PARIS: Long-divided left-wing parties in France will march into forthcoming legislative elections largely together, after the Socialist Party agreed to join a new coalition of the left that hopes to limit reelected centrist President Emmanuel Macron’s room for policy-making in his second term.
The Socialists join the Greens and the Communist Party in hooking their wagon to the France Unbowed party of hard-left leader Jean-Luc Melenchon.
He placed third in the presidential election in April, just short of the run-off won by Macron.
But Melenchon hopes his showing will be a springboard for the left to win big in the National Assembly elections in June.
By agreeing not to field candidates against each other in the 577 legislative districts, the left-wing coalition of parties has put long-held political and personal differences aside.
By coalescing around Melenchon, their aim is to deprive Macron of the parliamentary majority he used in his first term to push through legislation.
“We are going to campaign together,” Socialist leader Olivier Faure said in announcing that the party’s national committee had voted on Thursday night to join the coalition.
Still, the parties’ decision to rally around Melenchon — who hopes to become prime minister of a new parliamentary majority for the left — is not without risk, because he remains a divisive figure among left-wing voters. The Socialist Party, in particular, has been riven with disputes about whether to get behind him.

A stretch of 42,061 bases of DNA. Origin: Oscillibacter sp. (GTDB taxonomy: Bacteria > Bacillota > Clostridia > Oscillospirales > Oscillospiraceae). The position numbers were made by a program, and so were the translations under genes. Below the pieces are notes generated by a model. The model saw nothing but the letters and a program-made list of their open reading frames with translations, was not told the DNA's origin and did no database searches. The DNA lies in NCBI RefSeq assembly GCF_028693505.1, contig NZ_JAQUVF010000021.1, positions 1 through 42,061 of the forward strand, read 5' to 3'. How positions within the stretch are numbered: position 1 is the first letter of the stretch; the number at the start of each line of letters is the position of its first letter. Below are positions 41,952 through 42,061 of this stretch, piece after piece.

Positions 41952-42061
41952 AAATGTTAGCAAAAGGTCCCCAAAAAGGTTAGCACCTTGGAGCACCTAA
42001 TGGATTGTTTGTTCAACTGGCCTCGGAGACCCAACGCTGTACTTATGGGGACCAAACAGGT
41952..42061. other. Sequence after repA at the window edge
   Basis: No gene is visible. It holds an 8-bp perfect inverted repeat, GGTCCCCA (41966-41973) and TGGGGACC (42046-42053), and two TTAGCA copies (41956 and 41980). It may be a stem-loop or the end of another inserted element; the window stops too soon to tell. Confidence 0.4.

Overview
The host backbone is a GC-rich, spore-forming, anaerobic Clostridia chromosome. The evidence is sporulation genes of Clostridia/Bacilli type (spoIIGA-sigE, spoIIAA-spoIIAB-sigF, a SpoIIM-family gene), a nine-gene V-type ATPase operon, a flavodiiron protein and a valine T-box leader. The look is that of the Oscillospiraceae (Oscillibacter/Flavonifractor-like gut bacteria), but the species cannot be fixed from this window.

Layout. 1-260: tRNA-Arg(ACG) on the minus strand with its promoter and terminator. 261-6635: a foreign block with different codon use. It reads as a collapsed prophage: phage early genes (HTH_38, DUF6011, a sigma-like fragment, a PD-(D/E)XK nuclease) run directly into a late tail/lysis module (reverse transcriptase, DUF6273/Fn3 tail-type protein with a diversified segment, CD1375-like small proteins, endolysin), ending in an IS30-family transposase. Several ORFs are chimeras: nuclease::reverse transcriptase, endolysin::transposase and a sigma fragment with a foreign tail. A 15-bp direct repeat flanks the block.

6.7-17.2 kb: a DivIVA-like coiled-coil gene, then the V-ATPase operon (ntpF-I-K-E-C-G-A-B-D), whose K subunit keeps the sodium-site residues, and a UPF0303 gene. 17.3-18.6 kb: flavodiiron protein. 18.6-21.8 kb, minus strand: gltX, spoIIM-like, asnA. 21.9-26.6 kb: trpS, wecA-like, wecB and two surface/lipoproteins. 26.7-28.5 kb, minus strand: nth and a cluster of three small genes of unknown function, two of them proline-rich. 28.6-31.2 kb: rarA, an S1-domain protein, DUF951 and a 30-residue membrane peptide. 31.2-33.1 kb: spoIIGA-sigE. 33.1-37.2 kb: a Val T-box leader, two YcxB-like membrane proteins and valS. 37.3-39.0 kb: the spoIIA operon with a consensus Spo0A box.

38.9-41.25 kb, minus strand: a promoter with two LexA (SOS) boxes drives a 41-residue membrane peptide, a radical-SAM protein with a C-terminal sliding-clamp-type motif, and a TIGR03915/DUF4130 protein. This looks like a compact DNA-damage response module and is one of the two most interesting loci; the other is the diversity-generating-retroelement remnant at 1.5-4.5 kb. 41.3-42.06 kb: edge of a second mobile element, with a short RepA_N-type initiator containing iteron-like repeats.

Meanwhile, Emmanuel Macron’s centrist party is rebranding and forming alliances with other moderate parties ahead of the legislative elections.
The president’s political movement, La Republique en Marche changed its name to Renaissance and teamed up with two other centrist parties to mount a joint effort to win a ruling majority in the parliament for Macron’s second term.
Macron defeated his far-right rival, Marine Le Pen, in last month’s presidential vote. Le Pen’s score in two rounds of voting was unprecedented, suggesting that political leanings in France may be shifting increasingly to the right.
However, legislative elections are traditionally difficult for Le Pen’s National Rally, in part because other parties often come together to bar the way for its candidates. Macron’s new coalition primarily faces a challenge from the left in June’s parliamentary election.
The president’s movement and its centrist allies together hold over 300 seats in the outgoing parliament, making him the favorite to again win a majority.
Macron is hoping that having elected him to a second, five-year term, a large enough number of voters won’t want to tie his hands by saddling him with a parliament largely filled with opponents.